Rows Axis

The Rows axis is specified using <<expression>> ON ROWS, as shown in Figure 3. This corresponds to the rows of your result set, just like the rows one might see in an Excel spreadsheet. This is the second possible axis. If you will have two axes in your query, you will have Columns and Rows. You cannot specify anything for Rows until you have specified Columns.

SELECT
      [Measures].[Episode Count] ON COLUMNS
    , [Series].[Series Name].[Star Trek: The Original Series] ON ROWS
FROM [Borg]

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Result:

image

In this result, we place the [Star Trek: The Original Series] member on the rows, resulting the cell that contains Episode Count for just that series.

WHERE Clause (Slicer Axis)

The WHERE clause is specified in Figure 3 using the [ ] notation common to SQL Server documentation, marking it as optional. Your MDX query need not have a WHERE clause at all.

The WHERE clause in MDX is often referred to as the Slicer Axis. Since other key parts of the MDX query are axes, I suppose it only makes sense to a lot of people to refer to this as one. What is important to remember here is that the WHERE clause is not a true axis like Columns and Rows are. An axis in MDX has a direct impact on the structure of the result set that is returned. The Slicer does not. Rather, it affects the contents of the cells that are returned.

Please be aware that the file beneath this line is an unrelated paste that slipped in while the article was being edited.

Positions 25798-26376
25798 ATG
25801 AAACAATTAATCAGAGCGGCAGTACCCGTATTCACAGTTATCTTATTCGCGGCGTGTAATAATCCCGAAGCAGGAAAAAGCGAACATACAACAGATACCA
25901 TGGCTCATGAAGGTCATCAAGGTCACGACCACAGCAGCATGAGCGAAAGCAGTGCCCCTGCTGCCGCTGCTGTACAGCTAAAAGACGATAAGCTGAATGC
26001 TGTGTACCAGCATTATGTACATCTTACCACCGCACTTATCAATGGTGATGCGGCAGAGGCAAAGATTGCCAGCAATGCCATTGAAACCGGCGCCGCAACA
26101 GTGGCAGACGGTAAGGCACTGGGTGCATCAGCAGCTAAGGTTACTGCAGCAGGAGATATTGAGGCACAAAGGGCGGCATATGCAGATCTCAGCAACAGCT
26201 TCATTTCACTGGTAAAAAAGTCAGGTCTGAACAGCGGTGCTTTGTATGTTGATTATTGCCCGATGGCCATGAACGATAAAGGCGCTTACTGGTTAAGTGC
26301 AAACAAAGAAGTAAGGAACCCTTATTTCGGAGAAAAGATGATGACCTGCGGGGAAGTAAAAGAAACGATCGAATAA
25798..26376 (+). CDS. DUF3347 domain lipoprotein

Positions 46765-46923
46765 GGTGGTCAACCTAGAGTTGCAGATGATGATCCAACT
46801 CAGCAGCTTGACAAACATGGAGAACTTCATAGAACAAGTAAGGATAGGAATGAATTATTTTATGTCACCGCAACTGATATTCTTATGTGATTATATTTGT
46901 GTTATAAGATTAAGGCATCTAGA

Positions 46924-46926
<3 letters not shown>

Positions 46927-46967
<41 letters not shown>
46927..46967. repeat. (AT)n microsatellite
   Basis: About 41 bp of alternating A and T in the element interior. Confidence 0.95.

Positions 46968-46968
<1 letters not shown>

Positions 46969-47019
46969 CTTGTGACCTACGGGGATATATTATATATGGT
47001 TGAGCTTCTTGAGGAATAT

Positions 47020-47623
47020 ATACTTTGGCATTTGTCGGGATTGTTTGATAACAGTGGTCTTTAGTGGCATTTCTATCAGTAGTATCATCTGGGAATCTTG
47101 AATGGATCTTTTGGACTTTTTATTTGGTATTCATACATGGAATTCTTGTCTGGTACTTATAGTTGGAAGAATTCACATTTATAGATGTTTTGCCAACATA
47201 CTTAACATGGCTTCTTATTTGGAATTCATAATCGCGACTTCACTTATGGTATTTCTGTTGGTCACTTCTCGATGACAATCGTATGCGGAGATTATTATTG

Before we implement the Slicer, let’s start by returning more rows so that the demonstration is clearer.

SELECT
      [Measures].[Episode Count] ON COLUMNS
    , [Series].[Series Name].members ON ROWS
FROM [Borg]

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Result 1:

image

In this result, we specified that we wanted every member of the [Series Name] attribute hierarchy on the rows by using the .members function (which will be explained in a later post in this series). Notice that we have a total of 6 rows and 1 column. Now let’s add the Slicer.

SELECT
      [Measures].[Episode Count] ON COLUMNS
    , [Series].[Series Name].members ON ROWS
FROM [Borg]
WHERE [Date].[Date Hierarchy].[Calendar Year].[1966]

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Result 2:

image